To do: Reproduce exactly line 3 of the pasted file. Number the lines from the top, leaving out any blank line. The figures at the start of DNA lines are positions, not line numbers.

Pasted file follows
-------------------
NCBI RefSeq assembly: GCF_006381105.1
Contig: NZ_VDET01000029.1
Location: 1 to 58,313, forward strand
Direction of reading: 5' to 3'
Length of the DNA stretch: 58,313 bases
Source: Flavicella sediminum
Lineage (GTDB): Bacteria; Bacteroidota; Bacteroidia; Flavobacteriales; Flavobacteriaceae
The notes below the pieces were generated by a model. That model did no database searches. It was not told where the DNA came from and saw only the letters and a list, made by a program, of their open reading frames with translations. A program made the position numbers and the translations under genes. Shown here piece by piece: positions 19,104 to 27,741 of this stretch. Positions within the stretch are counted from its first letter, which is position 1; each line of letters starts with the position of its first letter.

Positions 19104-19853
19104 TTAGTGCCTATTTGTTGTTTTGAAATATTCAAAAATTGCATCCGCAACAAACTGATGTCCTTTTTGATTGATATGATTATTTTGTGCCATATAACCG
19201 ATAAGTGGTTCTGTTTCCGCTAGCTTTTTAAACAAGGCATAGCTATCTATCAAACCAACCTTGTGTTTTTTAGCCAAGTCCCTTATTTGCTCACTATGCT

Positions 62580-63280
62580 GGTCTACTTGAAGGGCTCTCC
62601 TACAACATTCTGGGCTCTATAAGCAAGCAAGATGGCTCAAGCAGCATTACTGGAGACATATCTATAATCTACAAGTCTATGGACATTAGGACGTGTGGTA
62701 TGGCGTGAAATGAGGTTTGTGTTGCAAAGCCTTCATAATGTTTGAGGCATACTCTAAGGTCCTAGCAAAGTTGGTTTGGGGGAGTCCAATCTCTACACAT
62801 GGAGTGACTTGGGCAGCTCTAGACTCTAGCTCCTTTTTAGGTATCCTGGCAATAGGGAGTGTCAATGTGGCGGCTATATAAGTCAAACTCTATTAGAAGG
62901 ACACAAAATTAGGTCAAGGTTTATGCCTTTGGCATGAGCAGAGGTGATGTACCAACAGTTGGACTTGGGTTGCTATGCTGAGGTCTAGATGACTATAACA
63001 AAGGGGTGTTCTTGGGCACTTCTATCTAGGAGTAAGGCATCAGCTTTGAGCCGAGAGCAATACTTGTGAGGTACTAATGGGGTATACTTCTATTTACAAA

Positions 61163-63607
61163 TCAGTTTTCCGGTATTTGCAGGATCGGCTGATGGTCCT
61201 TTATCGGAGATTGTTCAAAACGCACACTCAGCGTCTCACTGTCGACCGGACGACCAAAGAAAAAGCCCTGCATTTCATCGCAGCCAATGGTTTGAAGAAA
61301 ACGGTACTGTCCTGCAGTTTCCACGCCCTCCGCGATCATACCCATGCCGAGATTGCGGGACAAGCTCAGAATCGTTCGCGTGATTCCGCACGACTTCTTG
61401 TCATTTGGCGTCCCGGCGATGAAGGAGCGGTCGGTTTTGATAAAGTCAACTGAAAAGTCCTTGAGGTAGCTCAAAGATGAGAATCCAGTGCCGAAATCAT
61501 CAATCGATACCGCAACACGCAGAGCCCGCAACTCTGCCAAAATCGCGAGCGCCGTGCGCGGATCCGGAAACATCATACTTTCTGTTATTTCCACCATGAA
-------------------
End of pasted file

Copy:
Location: 1 to 58,313, forward strand